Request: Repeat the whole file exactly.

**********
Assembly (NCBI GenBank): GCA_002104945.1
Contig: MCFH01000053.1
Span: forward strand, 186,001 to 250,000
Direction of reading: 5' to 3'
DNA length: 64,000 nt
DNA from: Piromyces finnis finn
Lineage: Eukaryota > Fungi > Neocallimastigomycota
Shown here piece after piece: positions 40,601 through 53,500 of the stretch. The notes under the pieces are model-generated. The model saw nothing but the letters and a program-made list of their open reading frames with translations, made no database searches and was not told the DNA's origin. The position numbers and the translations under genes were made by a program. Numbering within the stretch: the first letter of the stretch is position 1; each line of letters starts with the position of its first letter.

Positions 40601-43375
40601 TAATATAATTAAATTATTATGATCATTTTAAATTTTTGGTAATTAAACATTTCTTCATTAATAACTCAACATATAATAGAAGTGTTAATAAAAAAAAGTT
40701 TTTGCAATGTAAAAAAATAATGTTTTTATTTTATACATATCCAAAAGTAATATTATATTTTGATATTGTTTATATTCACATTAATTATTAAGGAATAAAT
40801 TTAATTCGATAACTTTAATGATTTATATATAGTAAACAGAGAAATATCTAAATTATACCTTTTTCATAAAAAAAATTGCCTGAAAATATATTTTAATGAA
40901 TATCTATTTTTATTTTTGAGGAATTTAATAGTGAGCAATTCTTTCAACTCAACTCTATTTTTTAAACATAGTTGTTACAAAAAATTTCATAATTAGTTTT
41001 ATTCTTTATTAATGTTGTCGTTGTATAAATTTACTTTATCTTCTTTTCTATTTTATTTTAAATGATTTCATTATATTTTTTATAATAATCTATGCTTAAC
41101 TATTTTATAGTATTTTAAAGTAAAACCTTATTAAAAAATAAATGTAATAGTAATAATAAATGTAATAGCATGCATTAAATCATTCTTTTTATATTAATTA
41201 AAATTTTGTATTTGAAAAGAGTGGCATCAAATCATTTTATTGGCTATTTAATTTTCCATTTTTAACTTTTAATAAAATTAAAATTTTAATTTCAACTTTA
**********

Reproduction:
Assembly (NCBI GenBank): GCA_002104945.1
Contig: MCFH01000053.1
Span: forward strand, 186,001 to 250,000
Direction of reading: 5' to 3'
DNA length: 64,000 nt
DNA from: Piromyces finnis finn
Lineage: Eukaryota > Fungi > Neocallimastigomycota
Shown here piece after piece: positions 40,601 through 53,500 of the stretch. The notes under the pieces are model-generated. The model saw nothing but the letters and a program-made list of their open reading frames with translations, made no database searches and was not told the DNA's origin. The position numbers and the translations under genes were made by a program. Numbering within the stretch: the first letter of the stretch is position 1; each line of letters starts with the position of its first letter.

Positions 40601-43375
40601 TAATATAATTAAATTATTATGATCATTTTAAATTTTTGGTAATTAAACATTTCTTCATTAATAACTCAACATATAATAGAAGTGTTAATAAAAAAAAGTT
40701 TTTGCAATGTAAAAAAATAATGTTTTTATTTTATACATATCCAAAAGTAATATTATATTTTGATATTGTTTATATTCACATTAATTATTAAGGAATAAAT
40801 TTAATTCGATAACTTTAATGATTTATATATAGTAAACAGAGAAATATCTAAATTATACCTTTTTCATAAAAAAAATTGCCTGAAAATATATTTTAATGAA
40901 TATCTATTTTTATTTTTGAGGAATTTAATAGTGAGCAATTCTTTCAACTCAACTCTATTTTTTAAACATAGTTGTTACAAAAAATTTCATAATTAGTTTT
41001 ATTCTTTATTAATGTTGTCGTTGTATAAATTTACTTTATCTTCTTTTCTATTTTATTTTAAATGATTTCATTATATTTTTTATAATAATCTATGCTTAAC
41101 TATTTTATAGTATTTTAAAGTAAAACCTTATTAAAAAATAAATGTAATAGTAATAATAAATGTAATAGCATGCATTAAATCATTCTTTTTATATTAATTA
41201 AAATTTTGTATTTGAAAAGAGTGGCATCAAATCATTTTATTGGCTATTTAATTTTCCATTTTTAACTTTTAATAAAATTAAAATTTTAATTTCAACTTTA